Factors Influencing the Prognosis of Octogenarians with Aortic Stenosis in the Advanced Aging Societies

Shuai Liang, Kazuto Yamaguchi, Hiroyuki Yoshitomi, Saki Ito, Ryuma Nakashima, Takashi Sugamori, Akihiro Endo, Nobuyuki Takahashi, Kazuaki Tanabe
2016 Internal medicine (Tokyo. 1992)  
Objective The recognition of clinical symptoms is critical to developing an effective therapeutic strategy for aortic valve stenosis (AS). Although AS is common, little is known about the factors influencing the natural history of AS patients who are 80 years of age older in advanced aging societies. We investigated the natural history and indications for valve procedures in AS patients of 80 years of age or older. Methods The medical records of 108 consecutive AS patients (moderate grade or
more » ... her) who are 80 years of age or older (mean age, 84.2±3.9 years; female, 65 patients) were reviewed to investigate their symptoms, the development of congestive heart failure, the incidence of referral for aortic valve replacement and death. The median duration of follow-up was 9 months (interquartile range, 2 to 25 months). Results The probability of remaining free of events (valve replacement and death) was 29±13% in all patients. There was no significant difference in the aortic valve area of the symptomatic and asymptomatic patients (0.85±0.28 cm 2 vs. 0.88±0.25 cm 2 , p=0.59). The aortic valve (AV) velocity and AV area index were predictors of subsequent cardiac events (p<0.05). Conclusion The severity of AS was the only factor to affect the prognosis of AS patients who were 80 years old of age or older. It is necessary to frequently monitor the subjective symptoms of such patients and to objectively measure the AV area.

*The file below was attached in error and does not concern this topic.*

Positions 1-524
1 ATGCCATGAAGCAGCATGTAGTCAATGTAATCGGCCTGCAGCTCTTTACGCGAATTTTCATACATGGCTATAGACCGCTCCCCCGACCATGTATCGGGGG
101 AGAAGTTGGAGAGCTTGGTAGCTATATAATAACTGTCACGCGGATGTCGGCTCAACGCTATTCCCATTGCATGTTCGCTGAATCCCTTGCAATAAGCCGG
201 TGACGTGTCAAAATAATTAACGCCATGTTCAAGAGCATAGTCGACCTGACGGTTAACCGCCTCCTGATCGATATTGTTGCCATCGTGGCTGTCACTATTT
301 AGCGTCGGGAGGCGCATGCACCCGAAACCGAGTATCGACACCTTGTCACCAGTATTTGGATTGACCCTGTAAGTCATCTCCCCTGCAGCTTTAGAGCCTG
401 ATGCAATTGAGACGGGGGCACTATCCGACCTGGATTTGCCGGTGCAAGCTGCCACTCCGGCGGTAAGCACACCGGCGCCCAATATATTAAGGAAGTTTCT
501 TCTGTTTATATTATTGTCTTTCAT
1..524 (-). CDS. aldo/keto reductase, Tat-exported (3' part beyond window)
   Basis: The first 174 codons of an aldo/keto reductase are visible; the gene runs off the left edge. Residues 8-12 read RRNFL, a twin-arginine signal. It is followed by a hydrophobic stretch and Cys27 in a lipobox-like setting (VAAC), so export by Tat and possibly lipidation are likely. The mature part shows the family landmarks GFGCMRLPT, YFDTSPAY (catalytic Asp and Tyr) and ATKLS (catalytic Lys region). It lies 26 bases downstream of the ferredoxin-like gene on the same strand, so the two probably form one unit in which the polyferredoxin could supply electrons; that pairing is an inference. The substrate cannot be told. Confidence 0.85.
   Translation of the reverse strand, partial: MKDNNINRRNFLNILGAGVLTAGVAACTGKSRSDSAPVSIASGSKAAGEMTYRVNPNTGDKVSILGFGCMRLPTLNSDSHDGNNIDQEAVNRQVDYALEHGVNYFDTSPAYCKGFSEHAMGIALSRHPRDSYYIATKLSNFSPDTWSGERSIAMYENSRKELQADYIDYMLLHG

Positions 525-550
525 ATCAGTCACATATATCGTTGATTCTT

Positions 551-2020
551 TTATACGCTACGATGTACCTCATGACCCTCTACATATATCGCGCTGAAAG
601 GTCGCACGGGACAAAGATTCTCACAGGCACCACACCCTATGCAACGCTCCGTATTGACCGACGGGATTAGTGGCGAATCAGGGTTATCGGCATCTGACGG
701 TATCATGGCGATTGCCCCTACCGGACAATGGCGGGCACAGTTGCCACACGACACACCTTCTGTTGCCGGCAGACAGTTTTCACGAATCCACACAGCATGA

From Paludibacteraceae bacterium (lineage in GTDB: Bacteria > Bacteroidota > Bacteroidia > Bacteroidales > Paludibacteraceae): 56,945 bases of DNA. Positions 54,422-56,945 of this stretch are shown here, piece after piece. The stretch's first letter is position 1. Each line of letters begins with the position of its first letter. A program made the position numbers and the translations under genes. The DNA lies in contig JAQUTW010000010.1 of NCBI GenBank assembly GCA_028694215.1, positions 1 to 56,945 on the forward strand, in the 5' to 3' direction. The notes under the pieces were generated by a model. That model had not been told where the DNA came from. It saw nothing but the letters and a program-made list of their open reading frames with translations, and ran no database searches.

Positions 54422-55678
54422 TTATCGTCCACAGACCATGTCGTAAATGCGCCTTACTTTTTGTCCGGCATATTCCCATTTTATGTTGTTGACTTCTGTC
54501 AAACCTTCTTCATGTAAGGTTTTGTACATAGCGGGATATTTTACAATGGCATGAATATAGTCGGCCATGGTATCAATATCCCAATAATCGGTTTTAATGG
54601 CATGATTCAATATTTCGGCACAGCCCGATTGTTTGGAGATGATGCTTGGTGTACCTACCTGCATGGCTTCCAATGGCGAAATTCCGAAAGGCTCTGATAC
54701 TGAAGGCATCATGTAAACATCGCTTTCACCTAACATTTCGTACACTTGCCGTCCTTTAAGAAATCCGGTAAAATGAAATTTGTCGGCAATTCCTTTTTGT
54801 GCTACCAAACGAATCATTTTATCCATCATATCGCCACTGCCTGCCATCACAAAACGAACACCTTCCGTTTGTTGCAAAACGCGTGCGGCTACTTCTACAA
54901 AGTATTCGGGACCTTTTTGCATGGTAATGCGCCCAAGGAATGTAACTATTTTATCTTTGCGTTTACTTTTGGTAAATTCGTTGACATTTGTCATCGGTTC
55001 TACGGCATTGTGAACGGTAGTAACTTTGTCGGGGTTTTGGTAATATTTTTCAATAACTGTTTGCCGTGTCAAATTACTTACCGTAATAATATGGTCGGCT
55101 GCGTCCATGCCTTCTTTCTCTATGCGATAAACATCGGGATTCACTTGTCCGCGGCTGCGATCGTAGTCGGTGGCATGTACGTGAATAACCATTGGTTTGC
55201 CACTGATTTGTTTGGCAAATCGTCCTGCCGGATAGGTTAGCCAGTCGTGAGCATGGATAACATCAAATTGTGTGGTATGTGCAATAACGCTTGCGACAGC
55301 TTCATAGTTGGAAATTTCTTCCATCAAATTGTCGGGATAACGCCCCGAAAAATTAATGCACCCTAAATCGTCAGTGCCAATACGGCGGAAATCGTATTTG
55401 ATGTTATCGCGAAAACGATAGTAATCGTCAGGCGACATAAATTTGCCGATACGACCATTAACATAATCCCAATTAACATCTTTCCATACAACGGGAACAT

doi:10.2169/internalmedicine.55.6691 pmid:27580533 fatcat:ehcxjcwning4hioqkjvdxn2api